“Oh Christ!” the little thing squeaked as it noticed the beast’s gaze upon it.  Its limbs shook and wiggled in panic as it scrambled along his nasal horn.  “Oh God in heaven!”

What a curious thing it was, making so many strange, distinct noises.  It had the beast’s attention, so much so that he decided to quit his long nap to inspect the creature.  Without thinking, the monster stood up to its full height, a staggering one hundred feet.  The thing on his nose was terrified, just as any other creature would be if they were suddenly lifted a hundred feet off the ground.  For his part, the beast was amused by his visitor’s panic.

“Easy big guy!” the thing squeaked as loudly as it was able, which wasn’t very loud at all, “Easy big green!”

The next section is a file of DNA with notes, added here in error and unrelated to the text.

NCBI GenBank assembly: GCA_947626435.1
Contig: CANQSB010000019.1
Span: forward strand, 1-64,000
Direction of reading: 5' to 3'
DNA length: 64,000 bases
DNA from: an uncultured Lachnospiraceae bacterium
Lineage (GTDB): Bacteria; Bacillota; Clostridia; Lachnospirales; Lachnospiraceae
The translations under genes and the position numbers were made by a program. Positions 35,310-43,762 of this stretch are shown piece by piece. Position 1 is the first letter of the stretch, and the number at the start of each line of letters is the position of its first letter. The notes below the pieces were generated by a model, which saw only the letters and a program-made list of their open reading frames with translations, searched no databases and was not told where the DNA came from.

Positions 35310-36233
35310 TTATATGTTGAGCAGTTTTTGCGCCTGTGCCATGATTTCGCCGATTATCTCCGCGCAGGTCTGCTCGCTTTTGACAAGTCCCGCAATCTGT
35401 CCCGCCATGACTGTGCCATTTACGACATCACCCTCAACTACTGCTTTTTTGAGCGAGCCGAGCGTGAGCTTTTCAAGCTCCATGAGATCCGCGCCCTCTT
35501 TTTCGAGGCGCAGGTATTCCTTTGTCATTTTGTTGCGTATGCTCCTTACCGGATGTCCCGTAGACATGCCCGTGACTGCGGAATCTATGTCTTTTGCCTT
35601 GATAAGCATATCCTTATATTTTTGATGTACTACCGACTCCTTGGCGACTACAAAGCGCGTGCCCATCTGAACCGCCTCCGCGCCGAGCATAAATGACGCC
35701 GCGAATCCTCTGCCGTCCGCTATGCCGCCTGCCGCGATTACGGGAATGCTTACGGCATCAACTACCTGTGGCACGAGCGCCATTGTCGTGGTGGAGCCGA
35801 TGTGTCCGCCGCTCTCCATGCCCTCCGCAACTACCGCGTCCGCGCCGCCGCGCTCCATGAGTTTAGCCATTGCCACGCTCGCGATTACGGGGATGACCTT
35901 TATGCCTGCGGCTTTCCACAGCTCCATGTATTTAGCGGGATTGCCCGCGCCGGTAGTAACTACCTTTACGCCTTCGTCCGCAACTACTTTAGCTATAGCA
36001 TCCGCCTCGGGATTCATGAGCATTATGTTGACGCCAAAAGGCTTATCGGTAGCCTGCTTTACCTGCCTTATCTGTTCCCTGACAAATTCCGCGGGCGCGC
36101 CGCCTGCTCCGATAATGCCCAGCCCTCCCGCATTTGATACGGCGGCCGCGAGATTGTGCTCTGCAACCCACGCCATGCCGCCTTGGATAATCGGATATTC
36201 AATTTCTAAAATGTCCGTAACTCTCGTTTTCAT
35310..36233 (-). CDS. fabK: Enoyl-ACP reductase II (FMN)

Big Green took things easy, despite not understanding the tiny creature’s words.  His senses were on alert now, and he noticed the strong scent of his guest.  Only a few other animals were that pungent; the hairy kind, specifically, which tended to have a great deal of oil beneath their thick fur.  Big Green hadn’t seen many of them in his long, long life underground, but the few that he had met tended to be a little odd.  It seemed having a lot of hair made creatures kind of twitchy and erratic.  Hairy creatures didn’t seem to know how to take their time and scope things out like others did.